Triage Like a Hospital, Not a Hotel

Capture issues. Delegate tasks. Track resolutions. 

While the fictional quote, above, is a great one-liner about the advertising business from the 1960’s era period TV show, Mad Men, it might very well be just as applicable to how many feel about the hospitality industry. 

On the one hand, on our webinar series we often hear from hotel general managers and other leaders that one of the primary reasons they got into the hospitality business is because they enjoy, well, being hospitable! They enjoy helping people, interacting and engaging with guests, and the feeling of pride and satisfaction when they help make someone’s stay or special occasion exceed their expectations. But, at the same time, we hear the inverted sentiment as well; that managing the often steady stream of guest issues, complaints, and negative reviews can be a daunting and emotionally draining task. That working in hospitality would be the greatest job in the world, except for one thing…the guests. 

In this article, we want to explore ways hotel staff can reduce the volume of guest issues they deal with during their shift, triage and prioritize the most critical concerns, and resolve them quickly so that complaints are flipped into complements!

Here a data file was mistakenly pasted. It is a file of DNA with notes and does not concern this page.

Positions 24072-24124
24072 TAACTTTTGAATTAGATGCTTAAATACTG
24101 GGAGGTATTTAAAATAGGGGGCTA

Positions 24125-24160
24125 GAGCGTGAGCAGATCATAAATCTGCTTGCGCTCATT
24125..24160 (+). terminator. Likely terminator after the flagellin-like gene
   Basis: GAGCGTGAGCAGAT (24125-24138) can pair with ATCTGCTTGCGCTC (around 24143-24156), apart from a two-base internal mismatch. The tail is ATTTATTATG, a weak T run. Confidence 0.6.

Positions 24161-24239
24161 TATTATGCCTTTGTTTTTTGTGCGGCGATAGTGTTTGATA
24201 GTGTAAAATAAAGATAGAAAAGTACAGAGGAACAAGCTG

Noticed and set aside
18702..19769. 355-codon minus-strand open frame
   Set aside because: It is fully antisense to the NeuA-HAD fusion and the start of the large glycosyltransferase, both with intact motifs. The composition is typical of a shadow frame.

What are the most common guest issues in hotels?

According to 2ndKitchen, here are the 9 most frequently documented issues:

  1. Dirty rooms 
  2. Loud neighbors 
  3. Lack of complimentary guest supplies
  4. Poor food & beverage experience (or none at all)
  5. Closed amenities 
  6. Disagreements or misunderstandings of hotel rules
  7. Unexpected fees
  8. Theft

As we’ve covered in previous articles, oftentimes these issues are minor enough to not trigger a call or trip to the front desk to log a formal complaint but significant enough to impact your performance on external review sites or internal satisfaction surveys. 

Imagine a scenario where you walk into your room and the bed has not been cleaned and the sheets are clearly still left from previous guests. You are 100% going to contact the front desk by any means necessary to rectify this situation; you’ll pick up the phone, wait on hold, make a trip back down to the lobby, or even send a carrier pigeon to ensure the message is delivered if need be! But this is an extreme example. 

Now imagine you arrive in your room and happen to check to see where the coffee maker is. You’re fine for now but are the kind of person who MUST have caffeine running through your veins within 10 minutes of waking up in the morning. You notice there is only one coffee pod, which is technically fine because you never drink more than one cup…but what if tomorrow is different? What if you have a rough sleep and need an extra jolt of energy before your big presentation? Maybe you’ll want two cups! Is the concern of an unlikely situation the next morning enough of an issue for you to go out of your way to call down to the front desk and request additional supplies for your room? Probably not. Let’s hope that guest doesn’t need the second cup tomorrow.

Respond as quickly as possible.